Willie Walsh used to be the top boss at Aer Lingus where cabin crew last week accepted a deal that means 230 compulsory and 440 voluntary redundancies.
It also means pay cuts of 10 percent and worse conditions for those left behind.
It’s a nightmare vision of what Walsh would like at BA, and why this battle is so vital.
One former Aer Lingus worker told Socialist Worker, “Walsh learned his technique at Futura, Aer Lingus’ Spanish charter airline, in 1998. He took on the unions and won, so they imposed him on us.
“Walsh specialises in turning airlines into cut-throat companies, driving down conditions by any means in the pursuit of profit.
“He wanted to transform the airline to match its anti-union low cost rival Ryanair.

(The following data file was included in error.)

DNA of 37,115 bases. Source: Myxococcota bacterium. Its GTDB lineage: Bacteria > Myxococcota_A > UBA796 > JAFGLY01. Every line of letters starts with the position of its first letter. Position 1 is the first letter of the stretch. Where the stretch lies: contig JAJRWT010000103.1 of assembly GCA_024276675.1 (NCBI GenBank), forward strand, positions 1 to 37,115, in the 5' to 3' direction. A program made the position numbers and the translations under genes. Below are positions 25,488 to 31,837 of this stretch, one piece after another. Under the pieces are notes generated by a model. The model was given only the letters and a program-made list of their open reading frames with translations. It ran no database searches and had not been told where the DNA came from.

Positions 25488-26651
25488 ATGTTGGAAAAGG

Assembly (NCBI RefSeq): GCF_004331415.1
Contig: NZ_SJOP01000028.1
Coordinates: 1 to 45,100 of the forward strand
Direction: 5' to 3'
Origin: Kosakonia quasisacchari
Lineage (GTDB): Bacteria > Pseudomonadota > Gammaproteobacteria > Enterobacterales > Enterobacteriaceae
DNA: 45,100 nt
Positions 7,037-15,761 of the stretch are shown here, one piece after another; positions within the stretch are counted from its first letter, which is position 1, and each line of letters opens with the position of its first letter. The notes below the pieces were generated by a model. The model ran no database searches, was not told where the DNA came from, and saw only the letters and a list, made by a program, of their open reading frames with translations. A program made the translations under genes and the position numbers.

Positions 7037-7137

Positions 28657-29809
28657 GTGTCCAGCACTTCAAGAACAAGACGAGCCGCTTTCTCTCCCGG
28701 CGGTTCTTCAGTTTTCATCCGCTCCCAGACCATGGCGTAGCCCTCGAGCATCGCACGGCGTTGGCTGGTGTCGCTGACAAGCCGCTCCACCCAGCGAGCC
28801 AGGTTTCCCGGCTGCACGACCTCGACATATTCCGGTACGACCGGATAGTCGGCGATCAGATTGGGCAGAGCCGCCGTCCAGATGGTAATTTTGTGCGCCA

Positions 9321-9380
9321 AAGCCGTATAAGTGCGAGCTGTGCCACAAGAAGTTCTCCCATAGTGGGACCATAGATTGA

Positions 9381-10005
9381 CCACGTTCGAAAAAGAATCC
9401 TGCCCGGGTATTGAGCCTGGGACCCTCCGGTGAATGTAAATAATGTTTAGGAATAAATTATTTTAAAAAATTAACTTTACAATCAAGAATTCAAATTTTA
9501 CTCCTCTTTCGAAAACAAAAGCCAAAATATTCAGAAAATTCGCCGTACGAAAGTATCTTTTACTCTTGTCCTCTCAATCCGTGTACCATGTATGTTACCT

“He tried to take us on one group at a time.
“We had a three-day lockout in 2002 and a whole series of bitter disputes.
“The problem was that we more often than not fought with one hand tied behind our back.
“The union leaders were overwhelmingly in favour of partnership with the bosses.
“But the partnership was all one way—we gave and they took some more anyway.
“In the end he cut a third of the workforce because we didn’t come out together.
“So last week you saw what Walsh’s legacy is. The latest bunch running Aer Lingus pushed through £80 million worth of cuts.
“The workers had rejected the attacks but then they threatened mass sackings and the unions caved in.
“This is a cowardly surrender. They claim you can’t fight because of the recession, before it was because of partnership. But if you don’t fight you lose.
“BA cabin crew have a fight on their hands. Aer Lingus should be a warning about what happens if you don’t win.”